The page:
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Invisible Man Import

4.6 out of 5 stars 14 customer reviews

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Product Details

  • Audio CD (May 22 2001)
  • Number of Discs: 1
  • Format: Import
  • Label: Matador Records
  • ASIN: B00005B9SN
  • Other Editions: Audio CD
  • Average Customer Review: 4.6 out of 5 stars 14 customer reviews
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1. The Boy With The Hammer In The Pape bag
2. Can You See?
3. Christian Science Reading Room
4. Sleep
5. To THe Sea
6. Shine
7. Steve I Always Knew
8. Bitterness
9. Anything
10. Without You
11. The Global Sweep Of Human History
12. Seeing Eye Dog
13. Proclain Your Joy

Product Description

Product Description

track list: * boy with the hammer in the paper bag, the * can you see? * christian science reading room * sleep * to the sea * shine * steve i always knew * bitterness * anything * without you * global sweep of human history, the * seeing eye dog * proclaim your joy

As former singer of American Music Club, Mark Eitzel was one of the biggest critical hits of the late 20th century. Yet adulatory reviews don't necessarily lead to sales and so this soulful, inspirational artist remains a cult figure. The Invisible Man is his first new recording in some three years. It's said the delay is due to the death by overdose of his muse and closest friend, Kathleen Burns. Yet this is no fraught collection of primal screams and gothic thunder. Instead we have a wildly varied selection of mood-pieces. "Christian Science Reading Room" has a quiet acoustic guitar occasionally attacked by military drum-rolls, then engulfed by a strange keyboard recalling The Residents' Not Available. "Sleep" is a beautifully judged electronic lullaby (Eitzel actually spent the last two years producing the album on a Mac in his front-room, and his diligence shows through), while the closing "Proclaim Your Joy" is like a speeded-up take on Eileen Rose's "Would You Marry Me?", warm and countrified with Eitzel sounding genuinely (and surprisingly) uplifted. Being Eitzel, the album's often wordy and morose, like Leonard Cohen badly beaten and left to think and die in solitary confinement. But there is a truly human spirit on display which music lovers will appreciate. Everyone should have one Eitzel album. This one will do. --Dominic Wills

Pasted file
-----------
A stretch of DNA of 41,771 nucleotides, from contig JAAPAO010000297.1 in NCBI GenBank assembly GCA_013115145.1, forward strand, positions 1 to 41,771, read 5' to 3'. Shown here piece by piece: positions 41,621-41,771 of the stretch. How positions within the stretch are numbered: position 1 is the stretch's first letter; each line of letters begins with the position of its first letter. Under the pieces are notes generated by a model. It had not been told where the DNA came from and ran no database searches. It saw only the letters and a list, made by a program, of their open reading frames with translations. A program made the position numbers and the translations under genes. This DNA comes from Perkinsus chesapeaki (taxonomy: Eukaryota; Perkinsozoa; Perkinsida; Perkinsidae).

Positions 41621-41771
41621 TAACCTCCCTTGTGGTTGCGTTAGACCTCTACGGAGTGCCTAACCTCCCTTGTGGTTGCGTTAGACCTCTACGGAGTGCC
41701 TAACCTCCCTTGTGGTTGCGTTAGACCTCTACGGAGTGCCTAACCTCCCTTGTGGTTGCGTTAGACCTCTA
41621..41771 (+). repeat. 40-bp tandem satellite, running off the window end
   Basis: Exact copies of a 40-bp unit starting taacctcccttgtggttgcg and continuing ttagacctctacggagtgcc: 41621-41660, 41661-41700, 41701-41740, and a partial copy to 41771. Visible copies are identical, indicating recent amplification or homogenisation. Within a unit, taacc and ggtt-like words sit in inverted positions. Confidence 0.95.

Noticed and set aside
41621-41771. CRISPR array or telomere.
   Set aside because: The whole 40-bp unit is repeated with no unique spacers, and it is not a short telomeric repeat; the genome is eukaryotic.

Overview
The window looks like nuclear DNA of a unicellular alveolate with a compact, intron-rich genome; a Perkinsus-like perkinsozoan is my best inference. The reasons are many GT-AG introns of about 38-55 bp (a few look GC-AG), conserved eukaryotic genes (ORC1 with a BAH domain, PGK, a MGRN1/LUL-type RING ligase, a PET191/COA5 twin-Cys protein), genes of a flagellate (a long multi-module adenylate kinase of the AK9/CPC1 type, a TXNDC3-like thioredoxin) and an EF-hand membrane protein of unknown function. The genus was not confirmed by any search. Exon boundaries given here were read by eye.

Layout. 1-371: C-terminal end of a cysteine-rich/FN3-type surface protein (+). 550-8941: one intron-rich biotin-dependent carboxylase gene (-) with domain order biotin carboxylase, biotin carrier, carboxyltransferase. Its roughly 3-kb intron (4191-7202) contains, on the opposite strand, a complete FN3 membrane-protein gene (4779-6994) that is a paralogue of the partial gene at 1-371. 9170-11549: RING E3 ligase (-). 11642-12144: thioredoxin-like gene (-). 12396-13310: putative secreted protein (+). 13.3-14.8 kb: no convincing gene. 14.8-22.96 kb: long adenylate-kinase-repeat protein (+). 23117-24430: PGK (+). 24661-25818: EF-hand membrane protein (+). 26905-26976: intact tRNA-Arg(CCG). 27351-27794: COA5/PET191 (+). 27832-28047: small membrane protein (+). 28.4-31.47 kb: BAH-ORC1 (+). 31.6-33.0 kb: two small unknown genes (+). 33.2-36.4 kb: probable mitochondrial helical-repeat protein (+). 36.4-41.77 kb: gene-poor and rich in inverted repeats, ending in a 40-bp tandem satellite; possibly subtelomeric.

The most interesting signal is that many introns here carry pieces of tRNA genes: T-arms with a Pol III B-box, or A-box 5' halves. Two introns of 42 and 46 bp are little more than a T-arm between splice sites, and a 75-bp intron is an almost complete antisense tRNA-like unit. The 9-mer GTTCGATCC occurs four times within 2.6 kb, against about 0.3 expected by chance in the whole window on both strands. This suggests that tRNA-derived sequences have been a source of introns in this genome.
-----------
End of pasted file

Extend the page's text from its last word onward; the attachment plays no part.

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Format: Audio CD
i'm slowly working my way back through mark eitzel's work and started by picking up the invisible man a few years ago. a young kid then, probably floating around in the record store, partly terrified partly at home. i went up to the counter, tossed the cd on the counter and the older lady at the register just kinda looked at me. i said mark eitzel used to be in american music club thinking i prolly beat her to discovering an amazing artist. i had never heard anything by the guy but he was already mine. and looking like the biggest sixteen year old ever, i stepped out of the record store into my car, put eitzel on and didn't know what the hell was going on. the intro to the boy with the hammer sounded like someone just fell over and died on the piano. it was scary. this old drunken guy was whispering his stories of drunkely spewing "F**K YOU WORLD!" and then running out of the bar to sleep under the night sky at some random location in downtown s.f. "I'M ONLY SIXTEEN, MARK! JESUS..." so i safely placed eitzel near the bottom of my rotation and went back to safe, angry alternative, brit-pop or anything else that would keep whatever eitzel was singing about at bay. as time went, eitzel became more of a routine and then, without me noticing, eitzel was everywhere with me. after that, i picked up 'west', 'caught in a trap', amc's 'san francico', 'mercury', and 'music for courage and confidence'. all are phenomenal and give listeners the backalley treatment. there ain't no red carpet, there's not a soul in sight. it's just you and a drunken, depressed guy who just might be the most decent person in the world.